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Summer 2006 , Vol. 3, No. 1

Book Review

Wayde Goodall, Why Great Men Fall
(Green Forrest, Ark: New Leaf Press, 2005). 160 pages.

Reviewed by Tim Baum,
Coordinator of Information Technology, Assemblies of God Theological Seminary.

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In an age where focus is everything, we would do well to pick up Wayde Goodall’s book, Why Great Men Fall. Goodall has been a leader of leaders for over twenty years. A former missionary to Vienna, Austria, he started the Vienna Christian Center, one of the largest evangelical churches in Europe. Presently, he leads a congregation of several thousands in Winston-Salem, North Carolina. He holds several degrees, including a Doctor of Ministry degree from the Assemblies of God Theological Seminary. With these credentials, Goodall has seen enough to know what it takes for ministers to stay the course. The purpose of the writing of this book is in the subtitle:   “15 winning strategies to rise above it all.” While its truths are valuable to all people, this book is focused on men.

When one thinks of the term falling , the mind may wander to Jude 24: “ Now unto him that is able to keep you from falling, and to present you faultless before the presence of his glory with exceeding joy, to the only wise God our Savior, be glory and majesty, dominion and power, both now and ever. Amen” (KJV). We have all seen the headlines of “big names” that have done wrong and been caught. The tabloid gossip that followed caused the body of Christ harm. The above scripture is the theme of the last chapter, which I believe is the most important.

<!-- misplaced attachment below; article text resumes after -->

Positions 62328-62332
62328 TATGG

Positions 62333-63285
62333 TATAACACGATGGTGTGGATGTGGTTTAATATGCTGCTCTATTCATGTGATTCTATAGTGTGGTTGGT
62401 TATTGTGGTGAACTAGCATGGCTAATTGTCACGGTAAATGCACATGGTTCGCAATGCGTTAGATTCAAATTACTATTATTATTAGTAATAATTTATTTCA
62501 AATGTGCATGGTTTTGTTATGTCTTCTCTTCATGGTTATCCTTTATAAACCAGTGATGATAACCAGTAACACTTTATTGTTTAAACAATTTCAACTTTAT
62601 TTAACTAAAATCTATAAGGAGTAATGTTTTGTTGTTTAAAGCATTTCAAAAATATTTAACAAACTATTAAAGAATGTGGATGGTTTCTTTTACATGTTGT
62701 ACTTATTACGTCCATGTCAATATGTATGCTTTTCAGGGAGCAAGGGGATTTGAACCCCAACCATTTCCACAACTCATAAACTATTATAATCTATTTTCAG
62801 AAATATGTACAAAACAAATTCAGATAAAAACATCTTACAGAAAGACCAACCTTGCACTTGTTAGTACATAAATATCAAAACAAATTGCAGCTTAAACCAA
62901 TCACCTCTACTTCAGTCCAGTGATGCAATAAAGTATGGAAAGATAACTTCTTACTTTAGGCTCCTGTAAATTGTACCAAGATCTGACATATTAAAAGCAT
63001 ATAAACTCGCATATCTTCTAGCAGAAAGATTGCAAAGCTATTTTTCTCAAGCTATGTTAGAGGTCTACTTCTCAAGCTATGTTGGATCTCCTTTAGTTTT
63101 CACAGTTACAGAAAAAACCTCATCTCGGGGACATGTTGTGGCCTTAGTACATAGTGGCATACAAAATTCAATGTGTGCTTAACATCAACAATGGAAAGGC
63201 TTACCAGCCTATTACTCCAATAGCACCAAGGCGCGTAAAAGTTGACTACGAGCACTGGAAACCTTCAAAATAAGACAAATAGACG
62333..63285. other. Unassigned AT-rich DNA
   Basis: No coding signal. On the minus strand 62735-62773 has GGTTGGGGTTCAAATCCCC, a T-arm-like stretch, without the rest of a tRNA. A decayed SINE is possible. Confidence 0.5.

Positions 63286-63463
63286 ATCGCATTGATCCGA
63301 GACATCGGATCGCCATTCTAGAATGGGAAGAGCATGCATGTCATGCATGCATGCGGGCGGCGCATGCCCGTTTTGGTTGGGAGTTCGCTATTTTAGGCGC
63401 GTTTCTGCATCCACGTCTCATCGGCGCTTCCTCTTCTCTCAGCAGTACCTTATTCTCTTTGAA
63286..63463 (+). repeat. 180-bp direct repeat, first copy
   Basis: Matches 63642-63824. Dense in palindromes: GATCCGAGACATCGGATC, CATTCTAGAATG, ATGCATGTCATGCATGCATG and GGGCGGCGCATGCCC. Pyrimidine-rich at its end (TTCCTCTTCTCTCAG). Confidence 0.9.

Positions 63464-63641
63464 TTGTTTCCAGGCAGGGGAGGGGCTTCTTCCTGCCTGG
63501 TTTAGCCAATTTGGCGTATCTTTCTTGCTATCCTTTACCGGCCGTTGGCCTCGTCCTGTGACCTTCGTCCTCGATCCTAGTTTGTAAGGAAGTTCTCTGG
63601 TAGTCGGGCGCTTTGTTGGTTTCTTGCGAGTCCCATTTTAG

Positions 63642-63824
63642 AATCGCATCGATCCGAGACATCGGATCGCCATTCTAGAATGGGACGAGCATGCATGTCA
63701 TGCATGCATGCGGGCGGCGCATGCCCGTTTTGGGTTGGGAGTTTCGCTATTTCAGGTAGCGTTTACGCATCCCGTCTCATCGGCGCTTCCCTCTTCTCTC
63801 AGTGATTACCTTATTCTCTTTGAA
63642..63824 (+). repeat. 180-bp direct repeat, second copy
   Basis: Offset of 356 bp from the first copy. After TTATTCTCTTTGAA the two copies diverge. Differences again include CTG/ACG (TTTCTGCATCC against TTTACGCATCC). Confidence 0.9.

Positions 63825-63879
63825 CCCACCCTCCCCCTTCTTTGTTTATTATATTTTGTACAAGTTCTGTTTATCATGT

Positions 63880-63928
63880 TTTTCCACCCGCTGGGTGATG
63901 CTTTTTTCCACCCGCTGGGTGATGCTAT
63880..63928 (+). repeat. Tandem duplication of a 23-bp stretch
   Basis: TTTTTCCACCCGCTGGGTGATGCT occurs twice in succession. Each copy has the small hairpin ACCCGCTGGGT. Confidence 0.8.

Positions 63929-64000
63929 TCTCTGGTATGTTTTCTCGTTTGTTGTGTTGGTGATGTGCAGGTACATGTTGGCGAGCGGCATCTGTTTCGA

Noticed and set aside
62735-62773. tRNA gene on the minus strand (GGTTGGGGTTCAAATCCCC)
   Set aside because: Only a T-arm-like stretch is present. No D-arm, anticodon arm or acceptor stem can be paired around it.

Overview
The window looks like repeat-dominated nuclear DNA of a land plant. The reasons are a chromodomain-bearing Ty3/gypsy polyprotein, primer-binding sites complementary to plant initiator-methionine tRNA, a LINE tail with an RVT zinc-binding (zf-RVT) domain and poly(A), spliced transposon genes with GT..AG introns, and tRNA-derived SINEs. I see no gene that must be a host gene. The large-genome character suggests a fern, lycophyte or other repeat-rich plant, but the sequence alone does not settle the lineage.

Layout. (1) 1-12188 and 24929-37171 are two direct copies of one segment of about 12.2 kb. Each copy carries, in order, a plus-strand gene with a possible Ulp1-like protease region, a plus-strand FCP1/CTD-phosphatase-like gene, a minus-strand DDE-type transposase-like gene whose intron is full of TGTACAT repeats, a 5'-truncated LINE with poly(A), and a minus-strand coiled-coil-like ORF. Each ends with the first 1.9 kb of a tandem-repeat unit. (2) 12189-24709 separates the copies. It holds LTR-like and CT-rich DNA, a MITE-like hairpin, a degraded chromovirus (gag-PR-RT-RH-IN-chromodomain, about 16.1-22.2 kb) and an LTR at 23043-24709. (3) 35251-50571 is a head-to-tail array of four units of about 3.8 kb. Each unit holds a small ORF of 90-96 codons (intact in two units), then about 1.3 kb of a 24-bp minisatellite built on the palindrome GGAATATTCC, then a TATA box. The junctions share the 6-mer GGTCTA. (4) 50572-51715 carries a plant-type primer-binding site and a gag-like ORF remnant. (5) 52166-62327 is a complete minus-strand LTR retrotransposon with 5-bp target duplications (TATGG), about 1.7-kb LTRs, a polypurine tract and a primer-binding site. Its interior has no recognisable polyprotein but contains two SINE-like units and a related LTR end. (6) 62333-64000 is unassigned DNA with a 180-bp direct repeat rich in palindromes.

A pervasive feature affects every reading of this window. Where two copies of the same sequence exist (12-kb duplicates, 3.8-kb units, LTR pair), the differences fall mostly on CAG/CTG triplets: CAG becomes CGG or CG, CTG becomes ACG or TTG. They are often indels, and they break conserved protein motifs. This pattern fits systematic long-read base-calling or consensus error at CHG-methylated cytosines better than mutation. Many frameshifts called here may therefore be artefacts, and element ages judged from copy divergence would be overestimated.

Chapter 1, “Why Great Men Fall” contains an layout of the book, citing the pitfalls leaders must avoid. Goodall identifies fourteen issues that lead to failure and provides strategies for overcoming them. Each of the fourteen issues serves as a chapter in the development of the book ( Entitlement, Entrepreneurs without Balance; Compartmentalization; Expectation of Silence; The Sex Issue; Integrity; Anger; Accountability–Egos in Check; Conscience—Compromise; Mentors and Coaches; Ethics; Stress and Pressure; Money; Depression and Moods; and The One Who Can Keep You from Falling).

I want to highlight chapters 9 (Accountability–Egos in Check) and 11 (Mentors and Coaches) as they strike a cord in me. Goodall gets into the male ego as he points out the often unknown or ignored need we have for other people’s input. To me, these two chapters create the environment in which all the other strategies work.

The book is practical, having direct application to our lives. Biblically, I do not see any argument against the author’s wisdom. Theologically, it may appear simple, but the principles highlighted in the book, when practiced, will be a safeguard for any man of God. Goodall has many practical stories that we can use as examples of what not to do and also what to do, citing some of the big names that have lost it all for a fleshly action. These strategies are a must for us if we are to remain pure, or become pure, as we decide to lead a nation or a community to Christ.

As to its contemporary church or ministry setting, I appreciate Goodall’s focus on the corporate world and the church, as both are very important. Therefore, for leaders from CEO to pastor, this book shares relevant truth. I recommend it to all men with the hope of our being spared the pain of failure and the shame this failure brings to the cause of Christ.

Updated: Friday, July 14, 2006 2:41 PM